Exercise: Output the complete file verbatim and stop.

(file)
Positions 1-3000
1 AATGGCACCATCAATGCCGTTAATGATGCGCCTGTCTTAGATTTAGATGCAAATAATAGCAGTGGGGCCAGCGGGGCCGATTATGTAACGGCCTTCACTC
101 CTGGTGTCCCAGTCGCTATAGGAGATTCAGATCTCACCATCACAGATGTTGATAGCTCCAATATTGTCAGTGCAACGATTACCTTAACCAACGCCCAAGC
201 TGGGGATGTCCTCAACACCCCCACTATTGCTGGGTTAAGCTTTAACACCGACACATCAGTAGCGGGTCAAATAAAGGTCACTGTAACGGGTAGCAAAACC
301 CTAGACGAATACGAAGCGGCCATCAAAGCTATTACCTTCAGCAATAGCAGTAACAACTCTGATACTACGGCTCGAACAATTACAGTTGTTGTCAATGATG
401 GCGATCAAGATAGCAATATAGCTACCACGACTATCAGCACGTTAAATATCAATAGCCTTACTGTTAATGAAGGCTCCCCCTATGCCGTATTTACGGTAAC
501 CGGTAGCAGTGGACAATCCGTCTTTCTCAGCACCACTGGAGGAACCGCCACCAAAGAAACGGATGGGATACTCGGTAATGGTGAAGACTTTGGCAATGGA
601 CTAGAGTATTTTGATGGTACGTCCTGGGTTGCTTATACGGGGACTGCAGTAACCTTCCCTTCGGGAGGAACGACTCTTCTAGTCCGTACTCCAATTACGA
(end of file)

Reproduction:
Positions 1-3000
1 AATGGCACCATCAATGCCGTTAATGATGCGCCTGTCTTAGATTTAGATGCAAATAATAGCAGTGGGGCCAGCGGGGCCGATTATGTAACGGCCTTCACTC
101 CTGGTGTCCCAGTCGCTATAGGAGATTCAGATCTCACCATCACAGATGTTGATAGCTCCAATATTGTCAGTGCAACGATTACCTTAACCAACGCCCAAGC
201 TGGGGATGTCCTCAACACCCCCACTATTGCTGGGTTAAGCTTTAACACCGACACATCAGTAGCGGGTCAAATAAAGGTCACTGTAACGGGTAGCAAAACC
301 CTAGACGAATACGAAGCGGCCATCAAAGCTATTACCTTCAGCAATAGCAGTAACAACTCTGATACTACGGCTCGAACAATTACAGTTGTTGTCAATGATG
401 GCGATCAAGATAGCAATATAGCTACCACGACTATCAGCACGTTAAATATCAATAGCCTTACTGTTAATGAAGGCTCCCCCTATGCCGTATTTACGGTAAC
501 CGGTAGCAGTGGACAATCCGTCTTTCTCAGCACCACTGGAGGAACCGCCACCAAAGAAACGGATGGGATACTCGGTAATGGTGAAGACTTTGGCAATGGA
601 CTAGAGTATTTTGATGGTACGTCCTGGGTTGCTTATACGGGGACTGCAGTAACCTTCCCTTCGGGAGGAACGACTCTTCTAGTCCGTACTCCAATTACGA